Stanley blazes a new path for herself in this effervescent revisionist fairy tale, and the results are as stunning as her best picture-book biographies (Leonardo da Vinci; Bard of Avon). Here she brings her meticulous illustrator's eye for detail to bear upon a fantasy kingdom that exists somewhere between Versailles and high farce, projecting an ornately imagined setting for a tale that scores a few serious points as it pokes fun at a nursery room favorite. This miller's daughter can't imagine why anyone would want to marry the money-loving king, and she feels grateful for the short little man who has saved her life by spinning straw into gold. When he bargains for her firstborn child, she is only to glad to counter-offer with a proposal of marriage (""I like your ideas on parenting, you'd make a good provider, and I have a weakness for short men""). Sixteen years later, the couple's daughter proves equally independent-minded when the king approaches her. The art is even more winning than the story: the king's palace is filled with famous works of art, e.g., the Mona Lisa, all featuring the vain monarch in place of their actual subjects; spreads spoof the Tres Riches Heures--and the prevailing loony lavishness will tickle those who don't get the visual allusions. A 24-karat prize. Ages 5-up. (Apr.)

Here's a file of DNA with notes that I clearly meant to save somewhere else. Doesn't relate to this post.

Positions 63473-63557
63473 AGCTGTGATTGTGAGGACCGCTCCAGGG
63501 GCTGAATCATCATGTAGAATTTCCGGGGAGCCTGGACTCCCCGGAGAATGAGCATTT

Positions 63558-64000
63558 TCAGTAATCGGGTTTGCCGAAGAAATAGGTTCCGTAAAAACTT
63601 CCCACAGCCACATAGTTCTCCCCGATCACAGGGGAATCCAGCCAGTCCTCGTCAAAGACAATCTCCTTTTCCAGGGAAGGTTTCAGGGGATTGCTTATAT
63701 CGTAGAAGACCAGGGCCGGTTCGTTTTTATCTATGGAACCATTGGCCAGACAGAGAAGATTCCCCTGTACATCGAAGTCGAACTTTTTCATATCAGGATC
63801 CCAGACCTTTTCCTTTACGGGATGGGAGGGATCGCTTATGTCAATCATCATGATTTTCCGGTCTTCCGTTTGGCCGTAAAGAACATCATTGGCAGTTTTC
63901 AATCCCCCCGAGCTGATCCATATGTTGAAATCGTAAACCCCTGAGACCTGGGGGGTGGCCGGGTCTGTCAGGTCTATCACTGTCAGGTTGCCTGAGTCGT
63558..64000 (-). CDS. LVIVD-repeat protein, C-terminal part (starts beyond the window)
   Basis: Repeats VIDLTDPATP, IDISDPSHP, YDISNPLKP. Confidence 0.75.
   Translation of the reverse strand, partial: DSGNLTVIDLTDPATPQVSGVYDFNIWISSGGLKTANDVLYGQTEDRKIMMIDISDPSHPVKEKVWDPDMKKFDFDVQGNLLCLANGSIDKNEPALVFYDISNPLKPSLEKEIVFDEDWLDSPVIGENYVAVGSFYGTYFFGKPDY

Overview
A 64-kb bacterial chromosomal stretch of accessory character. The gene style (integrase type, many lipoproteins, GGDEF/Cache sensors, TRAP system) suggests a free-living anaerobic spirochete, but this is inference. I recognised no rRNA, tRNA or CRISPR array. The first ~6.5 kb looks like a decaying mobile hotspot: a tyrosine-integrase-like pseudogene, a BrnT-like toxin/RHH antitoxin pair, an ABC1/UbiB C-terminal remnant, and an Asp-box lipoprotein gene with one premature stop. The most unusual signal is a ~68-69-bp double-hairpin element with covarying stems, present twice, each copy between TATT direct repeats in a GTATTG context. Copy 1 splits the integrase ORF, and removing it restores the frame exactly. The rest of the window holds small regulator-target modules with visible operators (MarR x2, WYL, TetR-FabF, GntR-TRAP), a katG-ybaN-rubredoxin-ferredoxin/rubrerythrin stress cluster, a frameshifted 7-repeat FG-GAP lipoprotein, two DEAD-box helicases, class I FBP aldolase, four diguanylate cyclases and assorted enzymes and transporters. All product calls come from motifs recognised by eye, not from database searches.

Reviewed on: 04/28/1997 Release date: 04/01/1997 Genre: Children's
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